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How would a network behave if one were to set the source address of an Ethernet frame to the broadcast address FF:FF:FF:FF:FF:FF?

Obviously, one would have to manually alter the relevant field in the frame to implement this as no host would/could take the broadcast address. But once this was done, what would happen?

  • In general, nothing. All of that clients traffic would be layer-2 broadcast; every machine would see it. In most cases, the switch/network would see that as a broadcast storm and shun the port. – Ricky Beam Aug 10 '18 at 19:22
  • Did any answer help you? If so, you should accept the answer so that the question doesn't keep popping up forever, looking for an answer. Alternatively, you can provide and accept your own answer. – Ron Maupin Dec 25 '18 at 9:11
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This will be declared as an invalid source mac address and packet will be dropped...

On cisco, Message is like the following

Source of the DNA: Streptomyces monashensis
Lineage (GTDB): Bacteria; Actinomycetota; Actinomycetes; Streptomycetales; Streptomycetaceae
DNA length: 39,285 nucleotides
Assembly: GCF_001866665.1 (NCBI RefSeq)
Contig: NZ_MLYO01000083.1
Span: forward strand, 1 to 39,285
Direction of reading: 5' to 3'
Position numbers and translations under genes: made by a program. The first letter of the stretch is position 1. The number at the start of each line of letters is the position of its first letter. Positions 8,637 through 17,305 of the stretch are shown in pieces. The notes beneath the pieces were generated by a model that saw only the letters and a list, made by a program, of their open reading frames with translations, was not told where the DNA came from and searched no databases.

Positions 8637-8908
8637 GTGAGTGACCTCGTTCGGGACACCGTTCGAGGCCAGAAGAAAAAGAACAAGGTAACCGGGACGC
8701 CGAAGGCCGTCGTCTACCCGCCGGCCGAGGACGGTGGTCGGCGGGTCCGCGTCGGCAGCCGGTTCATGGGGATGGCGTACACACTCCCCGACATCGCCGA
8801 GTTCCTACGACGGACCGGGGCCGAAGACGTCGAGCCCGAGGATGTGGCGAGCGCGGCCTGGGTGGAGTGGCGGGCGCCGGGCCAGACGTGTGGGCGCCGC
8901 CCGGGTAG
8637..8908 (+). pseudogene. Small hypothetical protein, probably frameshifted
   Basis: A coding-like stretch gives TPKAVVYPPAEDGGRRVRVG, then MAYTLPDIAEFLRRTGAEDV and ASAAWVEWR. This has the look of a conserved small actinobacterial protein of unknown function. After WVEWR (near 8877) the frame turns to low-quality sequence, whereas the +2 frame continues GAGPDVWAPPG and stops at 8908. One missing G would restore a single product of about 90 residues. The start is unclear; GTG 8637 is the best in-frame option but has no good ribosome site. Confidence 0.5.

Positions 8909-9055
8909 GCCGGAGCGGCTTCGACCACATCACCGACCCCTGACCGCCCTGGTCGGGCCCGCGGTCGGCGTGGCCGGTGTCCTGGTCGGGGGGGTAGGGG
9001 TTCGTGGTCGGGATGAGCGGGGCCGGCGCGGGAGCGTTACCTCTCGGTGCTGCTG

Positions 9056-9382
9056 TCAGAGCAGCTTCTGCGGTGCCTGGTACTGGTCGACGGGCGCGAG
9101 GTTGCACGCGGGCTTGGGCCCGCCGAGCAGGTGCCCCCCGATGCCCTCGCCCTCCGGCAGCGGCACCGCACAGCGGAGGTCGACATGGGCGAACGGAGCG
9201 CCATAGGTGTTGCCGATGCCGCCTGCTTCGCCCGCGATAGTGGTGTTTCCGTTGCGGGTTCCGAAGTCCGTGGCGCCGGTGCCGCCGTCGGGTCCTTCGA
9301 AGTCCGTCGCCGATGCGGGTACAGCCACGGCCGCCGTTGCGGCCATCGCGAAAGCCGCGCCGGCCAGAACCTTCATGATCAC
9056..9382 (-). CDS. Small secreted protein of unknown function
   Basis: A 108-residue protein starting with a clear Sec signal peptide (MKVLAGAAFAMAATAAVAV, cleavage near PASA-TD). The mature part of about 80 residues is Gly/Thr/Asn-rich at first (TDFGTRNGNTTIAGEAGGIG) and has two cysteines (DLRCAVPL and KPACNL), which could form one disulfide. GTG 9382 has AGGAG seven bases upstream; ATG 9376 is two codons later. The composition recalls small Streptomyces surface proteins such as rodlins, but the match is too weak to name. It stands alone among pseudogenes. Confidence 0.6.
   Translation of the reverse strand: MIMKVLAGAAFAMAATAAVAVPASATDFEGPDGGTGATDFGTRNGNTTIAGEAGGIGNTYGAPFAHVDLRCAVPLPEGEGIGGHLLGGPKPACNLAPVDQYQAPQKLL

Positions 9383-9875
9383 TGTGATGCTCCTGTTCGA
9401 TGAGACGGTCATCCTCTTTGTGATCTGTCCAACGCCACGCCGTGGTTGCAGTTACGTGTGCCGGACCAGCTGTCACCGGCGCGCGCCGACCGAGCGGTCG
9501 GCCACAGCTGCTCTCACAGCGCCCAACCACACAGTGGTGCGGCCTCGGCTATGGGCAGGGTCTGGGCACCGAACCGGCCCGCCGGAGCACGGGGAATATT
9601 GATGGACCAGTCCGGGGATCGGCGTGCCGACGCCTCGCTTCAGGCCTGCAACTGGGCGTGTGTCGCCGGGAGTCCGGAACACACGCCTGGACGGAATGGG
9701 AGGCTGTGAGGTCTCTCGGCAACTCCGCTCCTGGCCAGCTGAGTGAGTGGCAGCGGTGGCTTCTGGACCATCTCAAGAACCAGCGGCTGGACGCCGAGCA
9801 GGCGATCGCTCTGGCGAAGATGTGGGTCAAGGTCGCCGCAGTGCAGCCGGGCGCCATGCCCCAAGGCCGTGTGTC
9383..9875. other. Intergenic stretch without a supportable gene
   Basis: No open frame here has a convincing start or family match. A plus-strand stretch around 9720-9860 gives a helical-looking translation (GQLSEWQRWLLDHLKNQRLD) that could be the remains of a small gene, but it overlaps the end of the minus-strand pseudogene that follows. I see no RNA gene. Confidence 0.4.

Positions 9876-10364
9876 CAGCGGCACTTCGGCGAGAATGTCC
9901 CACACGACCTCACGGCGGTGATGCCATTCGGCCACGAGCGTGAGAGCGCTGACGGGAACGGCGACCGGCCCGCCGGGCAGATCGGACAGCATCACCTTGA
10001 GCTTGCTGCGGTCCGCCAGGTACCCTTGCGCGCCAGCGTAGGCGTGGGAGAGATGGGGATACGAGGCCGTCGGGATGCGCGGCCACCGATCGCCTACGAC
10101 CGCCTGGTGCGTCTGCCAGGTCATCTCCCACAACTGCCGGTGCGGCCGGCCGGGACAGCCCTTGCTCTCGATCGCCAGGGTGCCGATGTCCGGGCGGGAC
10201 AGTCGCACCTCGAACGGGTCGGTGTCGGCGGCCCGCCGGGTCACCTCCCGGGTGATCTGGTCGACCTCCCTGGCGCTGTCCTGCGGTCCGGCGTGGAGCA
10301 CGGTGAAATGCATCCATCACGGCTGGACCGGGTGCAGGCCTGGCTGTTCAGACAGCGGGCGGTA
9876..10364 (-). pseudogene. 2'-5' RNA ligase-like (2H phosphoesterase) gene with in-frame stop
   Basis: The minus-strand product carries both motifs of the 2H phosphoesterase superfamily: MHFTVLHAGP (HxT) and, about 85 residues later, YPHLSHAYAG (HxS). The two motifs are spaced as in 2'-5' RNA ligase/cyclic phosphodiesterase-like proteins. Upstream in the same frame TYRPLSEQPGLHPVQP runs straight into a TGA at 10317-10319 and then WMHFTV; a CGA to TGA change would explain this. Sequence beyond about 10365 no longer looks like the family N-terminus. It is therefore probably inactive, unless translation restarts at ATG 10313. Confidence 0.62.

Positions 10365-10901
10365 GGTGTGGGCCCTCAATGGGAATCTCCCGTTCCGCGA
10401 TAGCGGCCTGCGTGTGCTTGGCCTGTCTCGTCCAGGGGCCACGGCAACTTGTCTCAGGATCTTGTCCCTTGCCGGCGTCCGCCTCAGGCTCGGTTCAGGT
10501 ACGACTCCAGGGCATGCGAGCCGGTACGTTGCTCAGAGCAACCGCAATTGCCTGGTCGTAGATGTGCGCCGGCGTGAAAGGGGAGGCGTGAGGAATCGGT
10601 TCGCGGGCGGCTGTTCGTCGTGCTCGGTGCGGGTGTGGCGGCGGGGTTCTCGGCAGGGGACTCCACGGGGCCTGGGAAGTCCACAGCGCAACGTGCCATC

Packet received with invalid source MAC address (FF:FF:FF:FF:FF:FF)

The same for 00:00:00:00:00:00 (and maybe other such as own internal mac, broadcast mac address aso.)

  • all-ones MAC isn't an invalid source -- it's broadcast. One could say it's invalid for numerous layer-3 protocols, but not at layer-2. – Ricky Beam Aug 10 '18 at 19:20
  • @RickyBeam, have you an example of such a protocol? – Golgot Aug 17 '18 at 13:54
  • TCP is connection oriented, so it should never been sent/received to/from a hardware broadcast address. (not that most applications would ever notice) – Ricky Beam Aug 17 '18 at 15:46
  • Yes, but have you an example of a protocol which can be using all ones as a source MAC? Because if there is any, I'm curious how will react a layer 2 switch (Cisco 4500 clearly drop layer 2 packets from source "FF:FF:FF:FF:FF:FF" with message : invalid source MAC address").... – Golgot Aug 17 '18 at 15:58

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